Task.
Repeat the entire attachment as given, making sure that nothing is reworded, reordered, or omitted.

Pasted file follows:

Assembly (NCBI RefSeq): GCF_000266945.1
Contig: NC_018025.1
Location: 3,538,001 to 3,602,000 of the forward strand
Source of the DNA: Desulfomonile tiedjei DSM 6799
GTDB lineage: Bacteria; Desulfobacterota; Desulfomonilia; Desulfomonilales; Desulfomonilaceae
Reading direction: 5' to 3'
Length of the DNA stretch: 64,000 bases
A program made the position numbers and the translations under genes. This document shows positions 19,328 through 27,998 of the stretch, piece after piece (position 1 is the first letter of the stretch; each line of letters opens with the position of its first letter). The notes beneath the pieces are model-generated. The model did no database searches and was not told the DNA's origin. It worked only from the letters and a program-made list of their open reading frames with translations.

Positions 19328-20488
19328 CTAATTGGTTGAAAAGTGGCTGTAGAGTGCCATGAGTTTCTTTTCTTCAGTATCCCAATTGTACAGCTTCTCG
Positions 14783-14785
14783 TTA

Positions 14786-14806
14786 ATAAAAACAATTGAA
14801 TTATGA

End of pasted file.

Assembly (NCBI RefSeq): GCF_000266945.1
Contig: NC_018025.1
Location: 3,538,001 to 3,602,000 of the forward strand
Source of the DNA: Desulfomonile tiedjei DSM 6799
GTDB lineage: Bacteria; Desulfobacterota; Desulfomonilia; Desulfomonilales; Desulfomonilaceae
Reading direction: 5' to 3'
Length of the DNA stretch: 64,000 bases
A program made the position numbers and the translations under genes. This document shows positions 19,328 through 27,998 of the stretch, piece after piece (position 1 is the first letter of the stretch; each line of letters opens with the position of its first letter). The notes beneath the pieces are model-generated. The model did no database searches and was not told the DNA's origin. It worked only from the letters and a program-made list of their open reading frames with translations.

Positions 19328-20488
19328 CTAATTGGTTGAAAAGTGGCTGTAGAGTGCCATGAGTTTCTTTTCTTCAGTATCCCAATTGTACAGCTTCTCG
Positions 14783-14785
14783 TTA

Positions 14786-14806
14786 ATAAAAACAATTGAA
14801 TTATGA